Mentions: The results of this compilation are summarized in Table 1 and Figure 2. First, they show that the efficiencies cover a wide range with no apparent clustering according to the SOB phylogeny. Furthermore, they suggest possible links between the efficiency, the sulfur oxidation pathway and/or the type of TEA reductase. This is quite astonishing considering that the efficiency values were calculated from rate measurements performed under different experimental settings (e.g., batch reactor studies, continuous cultivation) and that coherent data on both stoichiometry and biochemical pathways employed by SOB are rather limited.

Bottom Line: We describe a generic theoretical framework for linking the stoichiometry and energy conservation efficiency of autotrophic sulfur oxidation while accounting for the partitioning of the reduced sulfur pool between the energy generating and energy conserving steps as well as between the main possible products (sulfate vs. zero-valent sulfur).Aerobic SOB equipped with reverse dissimilatory sulfite reductase tend to have higher efficiency than those relying on the complete Sox pathway, whereas for anaerobic SOB the presence of membrane-bound, as opposed to periplasmic, nitrate reductase systems appears to be linked to higher efficiency.Finally, we discuss how the framework can help researchers gain new insights into the activity of SOB and their niches.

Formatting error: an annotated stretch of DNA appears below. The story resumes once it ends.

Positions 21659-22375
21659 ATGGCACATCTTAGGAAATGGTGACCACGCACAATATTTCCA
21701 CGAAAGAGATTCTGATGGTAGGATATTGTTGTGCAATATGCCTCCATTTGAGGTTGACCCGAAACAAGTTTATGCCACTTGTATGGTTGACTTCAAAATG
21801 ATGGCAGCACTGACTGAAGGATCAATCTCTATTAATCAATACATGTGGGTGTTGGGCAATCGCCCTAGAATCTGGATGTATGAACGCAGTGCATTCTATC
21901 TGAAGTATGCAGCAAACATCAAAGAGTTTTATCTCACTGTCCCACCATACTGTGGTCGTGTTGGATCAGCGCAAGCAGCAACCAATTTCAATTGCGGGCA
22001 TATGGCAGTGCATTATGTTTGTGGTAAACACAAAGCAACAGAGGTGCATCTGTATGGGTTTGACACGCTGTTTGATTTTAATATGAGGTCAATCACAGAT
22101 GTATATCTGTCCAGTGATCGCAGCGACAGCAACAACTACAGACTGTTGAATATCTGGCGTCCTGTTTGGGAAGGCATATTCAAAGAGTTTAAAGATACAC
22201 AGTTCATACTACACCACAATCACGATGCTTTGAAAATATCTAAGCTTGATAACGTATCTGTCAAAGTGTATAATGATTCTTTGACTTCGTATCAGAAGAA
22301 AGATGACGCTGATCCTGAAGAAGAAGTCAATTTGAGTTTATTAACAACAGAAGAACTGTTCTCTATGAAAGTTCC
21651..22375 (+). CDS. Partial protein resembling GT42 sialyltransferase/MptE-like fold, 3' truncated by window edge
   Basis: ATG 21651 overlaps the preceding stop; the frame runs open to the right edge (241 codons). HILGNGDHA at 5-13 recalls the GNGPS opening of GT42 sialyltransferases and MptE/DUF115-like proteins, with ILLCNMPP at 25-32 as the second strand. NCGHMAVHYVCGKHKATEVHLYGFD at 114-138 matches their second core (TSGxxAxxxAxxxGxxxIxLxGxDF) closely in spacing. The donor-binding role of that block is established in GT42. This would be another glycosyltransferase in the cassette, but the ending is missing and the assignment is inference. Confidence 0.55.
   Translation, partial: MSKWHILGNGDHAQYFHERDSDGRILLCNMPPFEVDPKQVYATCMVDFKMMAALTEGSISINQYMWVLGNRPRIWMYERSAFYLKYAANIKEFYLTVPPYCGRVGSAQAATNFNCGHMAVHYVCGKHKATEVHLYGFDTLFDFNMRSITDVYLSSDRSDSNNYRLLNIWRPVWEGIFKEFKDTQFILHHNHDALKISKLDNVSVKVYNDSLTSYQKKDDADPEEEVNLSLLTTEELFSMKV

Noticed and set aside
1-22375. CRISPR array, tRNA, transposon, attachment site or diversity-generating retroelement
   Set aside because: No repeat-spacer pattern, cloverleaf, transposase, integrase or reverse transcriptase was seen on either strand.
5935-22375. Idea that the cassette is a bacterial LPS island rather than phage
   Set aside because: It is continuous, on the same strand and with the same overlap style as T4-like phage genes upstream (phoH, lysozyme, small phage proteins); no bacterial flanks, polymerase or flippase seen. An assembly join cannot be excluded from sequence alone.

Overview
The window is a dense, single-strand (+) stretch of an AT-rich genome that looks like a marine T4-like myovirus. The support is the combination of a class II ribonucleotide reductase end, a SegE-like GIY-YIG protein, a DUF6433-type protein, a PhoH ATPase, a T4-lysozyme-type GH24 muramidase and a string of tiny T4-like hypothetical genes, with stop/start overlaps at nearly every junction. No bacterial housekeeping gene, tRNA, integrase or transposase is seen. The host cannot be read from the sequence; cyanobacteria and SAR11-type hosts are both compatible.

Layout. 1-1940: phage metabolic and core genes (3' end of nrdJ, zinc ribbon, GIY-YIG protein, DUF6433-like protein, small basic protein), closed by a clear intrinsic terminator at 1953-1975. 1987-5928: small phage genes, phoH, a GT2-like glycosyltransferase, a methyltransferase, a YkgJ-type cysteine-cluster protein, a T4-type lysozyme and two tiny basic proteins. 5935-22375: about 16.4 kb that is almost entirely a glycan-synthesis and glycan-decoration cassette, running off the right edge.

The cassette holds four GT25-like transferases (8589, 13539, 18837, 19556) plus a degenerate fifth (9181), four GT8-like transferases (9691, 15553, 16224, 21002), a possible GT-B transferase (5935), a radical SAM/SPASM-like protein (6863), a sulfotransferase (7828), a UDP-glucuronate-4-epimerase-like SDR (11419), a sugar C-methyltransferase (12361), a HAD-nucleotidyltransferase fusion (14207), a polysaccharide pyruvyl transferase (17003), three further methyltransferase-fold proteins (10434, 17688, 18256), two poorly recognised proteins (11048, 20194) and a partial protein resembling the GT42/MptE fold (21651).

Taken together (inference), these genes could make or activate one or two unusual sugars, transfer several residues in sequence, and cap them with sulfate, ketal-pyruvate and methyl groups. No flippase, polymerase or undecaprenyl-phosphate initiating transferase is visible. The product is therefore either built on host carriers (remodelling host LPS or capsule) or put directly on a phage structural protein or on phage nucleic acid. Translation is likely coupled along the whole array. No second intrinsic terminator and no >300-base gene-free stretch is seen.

View Article: PubMed Central - PubMed

Affiliation: Max Planck Institute for Marine Microbiology Bremen, Germany.

ABSTRACT
Chemolithoautotrophic sulfur oxidizing bacteria (SOB) couple the oxidation of reduced sulfur compounds to the production of biomass. Their role in the cycling of carbon, sulfur, oxygen, and nitrogen is, however, difficult to quantify due to the complexity of sulfur oxidation pathways. We describe a generic theoretical framework for linking the stoichiometry and energy conservation efficiency of autotrophic sulfur oxidation while accounting for the partitioning of the reduced sulfur pool between the energy generating and energy conserving steps as well as between the main possible products (sulfate vs. zero-valent sulfur). Using this framework, we show that the energy conservation efficiency varies widely among SOB with no apparent relationship to their phylogeny. Aerobic SOB equipped with reverse dissimilatory sulfite reductase tend to have higher efficiency than those relying on the complete Sox pathway, whereas for anaerobic SOB the presence of membrane-bound, as opposed to periplasmic, nitrate reductase systems appears to be linked to higher efficiency. We employ the framework to also show how limited rate measurements can be used to estimate the primary productivity of SOB without the knowledge of the sulfate-to-zero-valent-sulfur production ratio. Finally, we discuss how the framework can help researchers gain new insights into the activity of SOB and their niches.

No MeSH data available.